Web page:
Basilica ensemble takes first tour in three years

Originally Published April 19th, 2023

The Notre Dame Liturgical Choir embarked upon a pilgrimage to France over Spring Break. Stops included the hometowns of Father Edward Sorin, founder of ND, and Blessed Basil Moreau, founder of the Congregation of Holy Cross, as well as many historic churches.

Due to COVID-19 complications, the choir was forced to cancel its once-annual tour the past three years, rendering this trip the first for nearly every choir member. “It felt gratifying to finally go on tour,” remarked choir president and senior Jack Griffiths. Tour director and junior Sydney Coil told the Rover, “Planning the tour was such a rewarding experience. It was lots of fun trying to resurrect the old traditions that the choir has missed out on for three years.”

The choir’s first three days were spent in Le Mans and the French countryside, where students visited and performed in the baptismal church of Fr. Sorin and the Shrine of Bl. Basil Moreau. As respective founders of Notre Dame and the Congregation of Holy Cross, the university is deeply connected to the lives of the two priests, and choir members stressed their gratitude for the opportunity to sing in such significant locations. Junior Susan Pingel regards the choir’s tour of Father Moreau’s shrine as “the most impactful time” for her, and freshman Elliott Kirwan emphasized that it was “incredibly special to visit and sing in places so integral to Notre Dame’s history.”

A treasured experience for many students transpired when the choir broke into a spontaneous rendition of Stopford’s “Ave Maris Stella,” a choir favorite, in the crypt of Bl. Moreau’s shrine. Pingel told the Rover that despite the unassuming appearance of the crypt—“certainly nothing close to the beauty of the other churches we sang in—the performance made my heart swell with emotion, and tears slid down my face while I sang.” Coil called the experience “surreal” and considers it one of her favorite tour memories.

The choir then made its way to Paris, but not before making a stop at Notre-Dame de Chartres—one of the most highly regarded gothic cathedrals in the world and another favorite of many students. The cathedral is known for its brilliant stained glass windows; Kirwan called the famous North Rose window “indescribably beautiful.”

The cathedral also boasts a stone-carved choir wall over 300 feet long that depicts 40 scenes in the lives of Christ and the Blessed Mother. Additionally, the cathedral is home to one of the only remaining relics of the Virgin Mary—a veil said to have been worn at the time of the Annunciation and the birth of her son. Kirwan added that he was previously unaware of the relic’s place in the cathedral, so it was “especially powerful” for him to see it. Griffiths regards singing in the cathedral as his favorite tour memory, noting that the church “provided a magnificent setting for [the choir] to sing with full heart and voice.”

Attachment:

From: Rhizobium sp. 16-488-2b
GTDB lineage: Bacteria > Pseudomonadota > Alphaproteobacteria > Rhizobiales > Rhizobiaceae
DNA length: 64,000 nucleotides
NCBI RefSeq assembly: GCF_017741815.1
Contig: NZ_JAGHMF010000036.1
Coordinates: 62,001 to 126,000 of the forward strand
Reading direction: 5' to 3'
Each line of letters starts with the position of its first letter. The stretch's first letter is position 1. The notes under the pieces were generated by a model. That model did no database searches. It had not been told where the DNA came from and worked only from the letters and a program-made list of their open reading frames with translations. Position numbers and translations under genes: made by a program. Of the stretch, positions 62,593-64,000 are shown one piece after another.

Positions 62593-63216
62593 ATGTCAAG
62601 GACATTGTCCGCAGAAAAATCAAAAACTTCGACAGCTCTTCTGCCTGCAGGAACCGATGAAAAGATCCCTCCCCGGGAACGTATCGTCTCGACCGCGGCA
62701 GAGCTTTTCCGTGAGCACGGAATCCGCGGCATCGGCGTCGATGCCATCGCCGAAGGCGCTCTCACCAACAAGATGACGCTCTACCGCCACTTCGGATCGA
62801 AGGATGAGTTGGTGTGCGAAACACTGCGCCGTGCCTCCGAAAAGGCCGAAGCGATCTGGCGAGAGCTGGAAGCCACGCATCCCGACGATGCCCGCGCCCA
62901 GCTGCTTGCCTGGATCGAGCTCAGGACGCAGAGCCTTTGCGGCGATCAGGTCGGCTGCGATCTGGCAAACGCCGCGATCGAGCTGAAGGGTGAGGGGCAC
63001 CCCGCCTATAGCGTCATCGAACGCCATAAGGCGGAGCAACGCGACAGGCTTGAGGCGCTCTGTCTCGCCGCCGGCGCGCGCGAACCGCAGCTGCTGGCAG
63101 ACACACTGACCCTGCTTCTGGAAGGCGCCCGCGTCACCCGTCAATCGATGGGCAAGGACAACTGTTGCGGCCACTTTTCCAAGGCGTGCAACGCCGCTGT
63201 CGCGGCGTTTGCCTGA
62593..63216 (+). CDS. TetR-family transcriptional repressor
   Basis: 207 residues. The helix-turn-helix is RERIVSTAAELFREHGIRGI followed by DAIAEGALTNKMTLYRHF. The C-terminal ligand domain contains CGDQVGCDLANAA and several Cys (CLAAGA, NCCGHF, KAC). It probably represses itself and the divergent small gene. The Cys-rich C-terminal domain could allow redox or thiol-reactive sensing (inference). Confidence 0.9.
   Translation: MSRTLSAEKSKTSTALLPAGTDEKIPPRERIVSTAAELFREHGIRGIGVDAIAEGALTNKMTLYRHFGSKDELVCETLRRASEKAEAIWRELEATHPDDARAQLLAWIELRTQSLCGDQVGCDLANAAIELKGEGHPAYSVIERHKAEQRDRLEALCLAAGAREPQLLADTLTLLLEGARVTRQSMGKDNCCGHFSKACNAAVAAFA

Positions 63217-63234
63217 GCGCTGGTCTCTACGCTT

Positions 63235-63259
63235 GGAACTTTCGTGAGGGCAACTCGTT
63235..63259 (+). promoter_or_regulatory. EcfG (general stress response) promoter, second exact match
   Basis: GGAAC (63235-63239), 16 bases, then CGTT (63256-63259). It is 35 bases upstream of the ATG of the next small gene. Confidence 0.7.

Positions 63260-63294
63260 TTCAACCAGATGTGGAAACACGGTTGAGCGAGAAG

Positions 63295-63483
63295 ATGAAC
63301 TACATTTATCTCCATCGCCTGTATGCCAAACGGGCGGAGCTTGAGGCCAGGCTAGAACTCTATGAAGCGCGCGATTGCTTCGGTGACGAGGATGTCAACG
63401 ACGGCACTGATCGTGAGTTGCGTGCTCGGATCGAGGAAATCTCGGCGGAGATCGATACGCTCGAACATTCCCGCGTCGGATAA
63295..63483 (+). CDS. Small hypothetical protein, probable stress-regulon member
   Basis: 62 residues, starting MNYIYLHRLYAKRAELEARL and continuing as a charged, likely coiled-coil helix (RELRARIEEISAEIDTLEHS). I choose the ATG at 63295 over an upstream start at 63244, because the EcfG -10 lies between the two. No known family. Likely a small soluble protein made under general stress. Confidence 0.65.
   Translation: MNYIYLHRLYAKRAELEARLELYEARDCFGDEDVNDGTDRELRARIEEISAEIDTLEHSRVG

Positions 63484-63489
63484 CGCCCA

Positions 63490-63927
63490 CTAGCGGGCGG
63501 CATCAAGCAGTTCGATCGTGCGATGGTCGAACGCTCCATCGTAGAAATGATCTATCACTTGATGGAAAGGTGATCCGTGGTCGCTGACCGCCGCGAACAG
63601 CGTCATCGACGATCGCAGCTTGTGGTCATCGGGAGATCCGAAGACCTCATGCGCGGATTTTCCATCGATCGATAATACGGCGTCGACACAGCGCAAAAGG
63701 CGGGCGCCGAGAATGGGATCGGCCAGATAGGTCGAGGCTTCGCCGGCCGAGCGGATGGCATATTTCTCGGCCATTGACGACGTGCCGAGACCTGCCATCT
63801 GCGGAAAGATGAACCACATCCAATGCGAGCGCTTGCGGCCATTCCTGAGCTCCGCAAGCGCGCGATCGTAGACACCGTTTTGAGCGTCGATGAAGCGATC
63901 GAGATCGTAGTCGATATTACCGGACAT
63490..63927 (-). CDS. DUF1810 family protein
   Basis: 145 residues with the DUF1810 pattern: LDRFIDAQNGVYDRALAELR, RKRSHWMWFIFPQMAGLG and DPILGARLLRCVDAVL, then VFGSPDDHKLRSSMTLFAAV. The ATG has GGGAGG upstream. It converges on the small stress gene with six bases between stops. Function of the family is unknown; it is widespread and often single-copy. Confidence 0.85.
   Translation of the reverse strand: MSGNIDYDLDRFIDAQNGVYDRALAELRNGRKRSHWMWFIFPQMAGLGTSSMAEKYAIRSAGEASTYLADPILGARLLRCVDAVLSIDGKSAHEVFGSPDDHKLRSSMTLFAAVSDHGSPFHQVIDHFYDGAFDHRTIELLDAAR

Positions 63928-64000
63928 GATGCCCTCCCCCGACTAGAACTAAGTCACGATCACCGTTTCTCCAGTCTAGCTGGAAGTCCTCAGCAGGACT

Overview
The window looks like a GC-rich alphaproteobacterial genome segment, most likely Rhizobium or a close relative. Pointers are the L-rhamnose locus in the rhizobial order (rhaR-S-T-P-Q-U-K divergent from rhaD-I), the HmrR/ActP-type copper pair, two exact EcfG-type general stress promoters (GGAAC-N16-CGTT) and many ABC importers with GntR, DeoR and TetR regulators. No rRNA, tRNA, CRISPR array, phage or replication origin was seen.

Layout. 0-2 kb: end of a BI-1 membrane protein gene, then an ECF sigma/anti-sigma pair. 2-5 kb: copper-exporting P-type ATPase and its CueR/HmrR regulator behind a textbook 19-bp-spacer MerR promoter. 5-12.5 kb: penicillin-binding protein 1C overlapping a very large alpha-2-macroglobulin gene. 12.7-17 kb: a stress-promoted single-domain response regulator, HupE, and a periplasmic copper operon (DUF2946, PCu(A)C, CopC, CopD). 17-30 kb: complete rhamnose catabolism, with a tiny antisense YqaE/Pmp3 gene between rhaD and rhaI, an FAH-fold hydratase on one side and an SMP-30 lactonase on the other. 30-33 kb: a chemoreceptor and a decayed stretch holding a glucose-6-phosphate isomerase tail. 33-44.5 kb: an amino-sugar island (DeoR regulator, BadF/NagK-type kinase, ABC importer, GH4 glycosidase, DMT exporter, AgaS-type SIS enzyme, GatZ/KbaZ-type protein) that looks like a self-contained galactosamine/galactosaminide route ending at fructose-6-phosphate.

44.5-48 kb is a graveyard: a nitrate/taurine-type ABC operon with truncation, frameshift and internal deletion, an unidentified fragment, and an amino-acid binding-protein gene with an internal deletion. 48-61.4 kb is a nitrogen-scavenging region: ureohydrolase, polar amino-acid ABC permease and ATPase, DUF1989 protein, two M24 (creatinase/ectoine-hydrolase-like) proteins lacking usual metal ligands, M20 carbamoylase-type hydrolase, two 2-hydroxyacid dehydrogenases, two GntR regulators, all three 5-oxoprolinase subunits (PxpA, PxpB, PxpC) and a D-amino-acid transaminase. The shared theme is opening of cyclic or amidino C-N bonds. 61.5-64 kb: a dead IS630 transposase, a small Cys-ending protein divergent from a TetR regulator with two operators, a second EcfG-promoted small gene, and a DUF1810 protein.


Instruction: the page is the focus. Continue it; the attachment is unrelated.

In Paris, students were given free time to explore the city. Almost all of the choir spent this time making some sort of pilgrimage, taking advantage of the opportunity to visit and pray in some of the oldest churches in Europe. A group of students had even planned to spend one of their free days undertaking the five-hour journey to Lourdes, but country-wide strikes caused their train to be canceled.

Regardless, many choir members discovered their favorite churches of the tour during this free time. Pingel had a difficult time choosing just one, stressing “all of them” to be “out-of-control beautiful,” but noted standouts in both the Sacré-Cœur Basilica—”which has had 135 years of uninterrupted perpetual adoration, even during the two world wars”—and Saint-Sulpice—which houses a relic of her patron, Saint Faustina. Other churches visited included Notre-Dame de Paris—although ongoing construction relegated sightseeing to the outside only—and the Chapel of Our Lady of the Miraculous Medal, the site of the Marian apparition to Saint Catherine Laboure and the inception of the famous medal and devotion.

The Liturgical Choir also performed in the Cathedral of Saint Julien and a school founded by the Congregation of Holy Cross in Le Mans. The tour concluded with a performance in L’église de la Madeleine, a church dedicated to Mary Magdalene which houses a first-class relic of the saint.

Many choir members felt the trip brought them closer to each other and to God. Coil remarked that “the choir gained a sense of community unlike anything [she’d] seen before,” and Pingel noted that she “couldn’t help but think of the thousands of French people throughout the long history of the Church in France who worshiped [God] in the same places that [she] was standing.” Griffiths reflected, “I think we recognized that our liturgy is something that connects us to Catholics, not just in our parish, but also in places like France … Music really is something that brings people together, and liturgical music is something that brings people—even those from different nationalities and backgrounds—closer to God.”

Mattie Lossing is a sophomore studying political science and theology. When she isn’t trying to squeeze in her homework by listening to it at double-speed, you can find her browsing Goodreads for the latest five-star reads. Contact her at

Photo Credit:  Notre Dame Liturgical Choir in Notre-Dame de Chartres

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